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Is there an in-game explanation as to why some races can multi-class and others can dual-class? For example, is there an explanation in an article or book somewhere saying that It's the will of the gods or whatever that a half-elf can be a druid/ranger and an elf can't?

I am aware (of and unconcerned with) the game balance concerns raised by the Player's Handbook. I know about those. I'm looking for narrative reason rather than a mechanical one.

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The Player's Handbook (1989) for Advanced Dungeons and Dragons, 2nd Edition says

The human race has one special ability:… Humans can choose to be of any class… and can rise to great level in any class. The other races have fewer choices of character classes and usually are limited in the level they can attain. These restrictions reflect the natural tendencies of the races (dwarves like war and fighting and dislike magic, etc.).…

The limits also exist for play balance.… The demihuman races have other powers that make them entertaining to play—including the ability to be multi-classed…. (20)

The Dungeon Master's Guide (1993) for Advanced Dungeons and Dragons, 2nd Edition says

[H]umans are more motivated, indeed, driven by ambition and the desire for power, than the demihuman races. Thus, they advance further and more quickly than others.…

Demihuman characters are limited in how high a level they can achieve both to preserve internal consistency (humans are more flexible than non-humans) and to enforce game balance. (14)

Conclusion

So the ability to multi-class is, in essence, paid for mechanically through demihuman class and level limits and justified narratively by saying that humans possess greater ambition and drive than demihumans. This can be lumped together: human drive limits humans to dual-classing rather than multi-classing because humans throw their all into things.

(Going into this, I'd thought at the time that the humans' short lifespans were part of the the reason that they couldn't multi-class, but that detail's absent from the Dungeon Master's Guide and goes unmentioned in the entries for shorter-lived races in the Complete Book of Humanoids.)

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  • \$\begingroup\$ Nothing like this appears in the PHB nor the DMG. The PHB at p.20 talks only about level limits reflecting the tendencies of races (narrative justification) and how it improves play balance. Each race's description discusses which MC options they have (usually around para. 4), but nothing as to why (in-game). The multi- and dual-class sections (pp.44-45) just describe the mechanics, with flavorful worked examples that don't address in-universe reasons. The DMG says nothing about multiclassing. \$\endgroup\$ – nitsua60 Apr 12 '17 at 4:00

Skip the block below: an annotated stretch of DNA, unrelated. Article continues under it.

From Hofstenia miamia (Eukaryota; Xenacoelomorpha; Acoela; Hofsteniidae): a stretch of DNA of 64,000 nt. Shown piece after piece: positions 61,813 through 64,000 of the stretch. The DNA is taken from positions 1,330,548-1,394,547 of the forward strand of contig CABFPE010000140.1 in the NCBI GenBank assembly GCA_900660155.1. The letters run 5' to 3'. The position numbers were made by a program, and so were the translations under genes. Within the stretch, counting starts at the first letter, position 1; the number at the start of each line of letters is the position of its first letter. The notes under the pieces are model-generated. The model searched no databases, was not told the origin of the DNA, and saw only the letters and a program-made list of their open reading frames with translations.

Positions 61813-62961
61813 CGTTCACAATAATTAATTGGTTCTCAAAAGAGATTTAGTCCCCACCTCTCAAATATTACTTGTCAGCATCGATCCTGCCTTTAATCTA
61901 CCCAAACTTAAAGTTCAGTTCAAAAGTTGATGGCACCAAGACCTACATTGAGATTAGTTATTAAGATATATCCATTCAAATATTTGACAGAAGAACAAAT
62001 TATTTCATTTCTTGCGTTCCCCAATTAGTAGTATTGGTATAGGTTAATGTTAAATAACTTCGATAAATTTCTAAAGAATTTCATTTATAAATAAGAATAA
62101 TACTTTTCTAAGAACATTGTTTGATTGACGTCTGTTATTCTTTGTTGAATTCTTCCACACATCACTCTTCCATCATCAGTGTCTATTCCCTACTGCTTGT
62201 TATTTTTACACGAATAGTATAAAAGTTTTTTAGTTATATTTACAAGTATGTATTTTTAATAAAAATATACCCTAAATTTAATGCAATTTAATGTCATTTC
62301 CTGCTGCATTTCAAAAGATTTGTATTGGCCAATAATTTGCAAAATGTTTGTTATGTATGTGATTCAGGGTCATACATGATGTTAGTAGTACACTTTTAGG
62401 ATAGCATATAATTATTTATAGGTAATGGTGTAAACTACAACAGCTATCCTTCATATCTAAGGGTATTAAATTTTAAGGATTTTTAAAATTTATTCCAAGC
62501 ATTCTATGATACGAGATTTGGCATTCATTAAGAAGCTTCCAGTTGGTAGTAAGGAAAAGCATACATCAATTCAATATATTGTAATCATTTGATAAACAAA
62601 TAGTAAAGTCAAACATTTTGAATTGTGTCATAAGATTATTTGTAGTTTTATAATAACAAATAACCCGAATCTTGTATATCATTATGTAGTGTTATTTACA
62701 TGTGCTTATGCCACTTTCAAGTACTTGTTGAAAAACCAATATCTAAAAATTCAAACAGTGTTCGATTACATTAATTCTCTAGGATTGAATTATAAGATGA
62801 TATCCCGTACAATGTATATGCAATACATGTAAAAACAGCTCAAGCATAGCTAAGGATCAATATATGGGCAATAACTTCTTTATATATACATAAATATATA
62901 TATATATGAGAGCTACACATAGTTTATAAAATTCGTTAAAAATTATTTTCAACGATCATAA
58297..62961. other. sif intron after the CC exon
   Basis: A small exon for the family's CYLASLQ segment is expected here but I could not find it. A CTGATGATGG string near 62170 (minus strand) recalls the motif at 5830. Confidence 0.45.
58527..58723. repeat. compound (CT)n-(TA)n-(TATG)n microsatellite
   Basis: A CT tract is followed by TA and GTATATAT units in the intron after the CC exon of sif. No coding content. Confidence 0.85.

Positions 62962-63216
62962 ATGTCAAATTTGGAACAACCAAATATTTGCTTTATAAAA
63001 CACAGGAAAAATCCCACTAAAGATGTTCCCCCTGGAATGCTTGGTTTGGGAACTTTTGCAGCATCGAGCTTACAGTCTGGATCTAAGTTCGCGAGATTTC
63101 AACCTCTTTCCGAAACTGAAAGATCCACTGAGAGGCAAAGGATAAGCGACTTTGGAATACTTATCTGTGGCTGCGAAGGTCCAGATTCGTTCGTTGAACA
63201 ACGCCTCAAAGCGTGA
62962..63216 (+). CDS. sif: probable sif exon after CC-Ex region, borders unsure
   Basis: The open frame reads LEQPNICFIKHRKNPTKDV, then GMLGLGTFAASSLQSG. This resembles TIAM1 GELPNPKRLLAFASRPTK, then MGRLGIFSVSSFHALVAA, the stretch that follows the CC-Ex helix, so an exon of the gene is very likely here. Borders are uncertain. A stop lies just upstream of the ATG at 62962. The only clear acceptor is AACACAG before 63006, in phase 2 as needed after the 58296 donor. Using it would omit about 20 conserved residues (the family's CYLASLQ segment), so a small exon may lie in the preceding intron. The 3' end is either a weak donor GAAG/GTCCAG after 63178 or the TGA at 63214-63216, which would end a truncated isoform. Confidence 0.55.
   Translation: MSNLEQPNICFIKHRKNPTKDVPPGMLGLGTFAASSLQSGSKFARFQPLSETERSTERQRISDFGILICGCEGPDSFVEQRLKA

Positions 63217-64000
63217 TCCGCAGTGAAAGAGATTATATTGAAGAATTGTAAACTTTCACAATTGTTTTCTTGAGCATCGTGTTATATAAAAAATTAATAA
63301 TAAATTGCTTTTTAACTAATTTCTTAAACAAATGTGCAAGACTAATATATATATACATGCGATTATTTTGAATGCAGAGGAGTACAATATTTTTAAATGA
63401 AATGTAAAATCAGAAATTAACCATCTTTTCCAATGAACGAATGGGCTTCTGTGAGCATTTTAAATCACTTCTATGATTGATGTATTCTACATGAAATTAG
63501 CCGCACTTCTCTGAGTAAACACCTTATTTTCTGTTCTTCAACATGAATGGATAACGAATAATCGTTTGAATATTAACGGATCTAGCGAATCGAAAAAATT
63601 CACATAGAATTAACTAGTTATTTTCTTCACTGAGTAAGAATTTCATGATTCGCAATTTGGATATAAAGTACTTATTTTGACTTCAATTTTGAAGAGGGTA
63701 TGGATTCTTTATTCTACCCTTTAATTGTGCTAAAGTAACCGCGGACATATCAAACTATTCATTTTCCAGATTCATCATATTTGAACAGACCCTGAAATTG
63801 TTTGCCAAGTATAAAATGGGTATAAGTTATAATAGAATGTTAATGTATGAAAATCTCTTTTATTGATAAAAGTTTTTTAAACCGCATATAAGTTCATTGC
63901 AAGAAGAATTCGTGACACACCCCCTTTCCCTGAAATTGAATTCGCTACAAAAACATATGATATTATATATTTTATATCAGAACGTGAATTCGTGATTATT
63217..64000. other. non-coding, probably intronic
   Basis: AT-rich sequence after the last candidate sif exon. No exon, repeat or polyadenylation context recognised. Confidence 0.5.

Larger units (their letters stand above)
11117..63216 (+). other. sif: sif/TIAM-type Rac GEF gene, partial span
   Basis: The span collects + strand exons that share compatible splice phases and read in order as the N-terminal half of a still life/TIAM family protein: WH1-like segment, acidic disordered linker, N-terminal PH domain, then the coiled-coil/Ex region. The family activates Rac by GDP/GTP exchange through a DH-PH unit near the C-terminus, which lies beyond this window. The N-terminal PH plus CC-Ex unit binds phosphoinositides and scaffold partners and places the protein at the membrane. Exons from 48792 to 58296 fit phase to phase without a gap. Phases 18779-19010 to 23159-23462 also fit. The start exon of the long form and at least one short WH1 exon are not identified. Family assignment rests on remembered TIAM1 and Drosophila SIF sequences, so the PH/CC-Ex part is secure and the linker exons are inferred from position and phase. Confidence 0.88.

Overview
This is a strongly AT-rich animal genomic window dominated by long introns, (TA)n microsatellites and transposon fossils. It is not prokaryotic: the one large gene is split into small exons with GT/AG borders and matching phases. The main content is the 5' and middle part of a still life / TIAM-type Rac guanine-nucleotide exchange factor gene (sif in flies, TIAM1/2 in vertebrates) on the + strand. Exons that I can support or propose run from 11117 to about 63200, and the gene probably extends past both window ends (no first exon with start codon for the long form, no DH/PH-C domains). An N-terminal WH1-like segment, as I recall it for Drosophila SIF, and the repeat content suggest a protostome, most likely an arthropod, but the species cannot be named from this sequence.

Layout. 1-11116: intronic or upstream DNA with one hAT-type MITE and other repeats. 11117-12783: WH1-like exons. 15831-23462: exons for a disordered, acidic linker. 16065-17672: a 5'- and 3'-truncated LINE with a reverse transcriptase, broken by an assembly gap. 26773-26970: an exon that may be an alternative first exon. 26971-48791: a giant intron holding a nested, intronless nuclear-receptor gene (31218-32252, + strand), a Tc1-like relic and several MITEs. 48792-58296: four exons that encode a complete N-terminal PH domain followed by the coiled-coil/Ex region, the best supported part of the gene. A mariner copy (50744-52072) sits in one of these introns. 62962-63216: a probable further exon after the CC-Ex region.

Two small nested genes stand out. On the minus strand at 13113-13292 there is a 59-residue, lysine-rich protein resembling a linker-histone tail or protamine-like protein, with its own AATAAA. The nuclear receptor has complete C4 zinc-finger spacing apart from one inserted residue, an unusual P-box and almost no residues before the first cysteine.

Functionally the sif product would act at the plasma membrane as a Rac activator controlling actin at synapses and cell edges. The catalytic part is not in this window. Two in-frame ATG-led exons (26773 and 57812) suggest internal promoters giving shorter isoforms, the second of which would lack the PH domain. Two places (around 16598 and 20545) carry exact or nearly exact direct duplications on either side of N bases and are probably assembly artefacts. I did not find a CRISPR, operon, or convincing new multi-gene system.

• \$\begingroup\$ @nitsua60... Yes, you appear to be correct; I was recalling the level limits and lumping them with the multi-classing restrictions that they paid for. \$\endgroup\$ – Chemus Apr 12 '17 at 5:14
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I don't know of any in-game narrative reasons for these limitations, and quite frankly, I would be surprised if any existed. For one thing, if there were narrative reasons for the limitations, then that would be something the setting(s) would have needed to address when the limitations were removed in later editions of the game and - again, to my knowledge - there was no such in-game upheaval about various races suddenly learning to multi-class.

Not within the scope of your question, but I think this is just a byproduct of the game evolving over time. The earliest editions of D&D had non-human races as Classes with specific, proscribed roles. Then AD&D came along and created a division between Race and Class, subject to some limitations. Later editions removed these entirely, and the previously subjugated masses rejoiced.

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    \$\begingroup\$ I think you sorely underestimate how much ink was spilled on these and other topics in early D&D; I'd bet money there's something specifically from Gygax or Lakofka in Draon about this. \$\endgroup\$ – mxyzplk Nov 6 '16 at 15:43
  • \$\begingroup\$ I've never seen anything in the many many years of playing and reading about 2e. \$\endgroup\$ – Protonflux Nov 7 '16 at 16:51
  • \$\begingroup\$ Of particular note is that the OD&D elf was effectively a fighter/mage. I think the OD&D halfling may have been a fighter/thief, but I'm not so certain on that one. \$\endgroup\$ – Ben Barden Apr 12 '17 at 5:23
  • \$\begingroup\$ @BenBarden you are correct. And a dwarf was just a short fighter, iirc. \$\endgroup\$ – Paul Apr 12 '17 at 23:57

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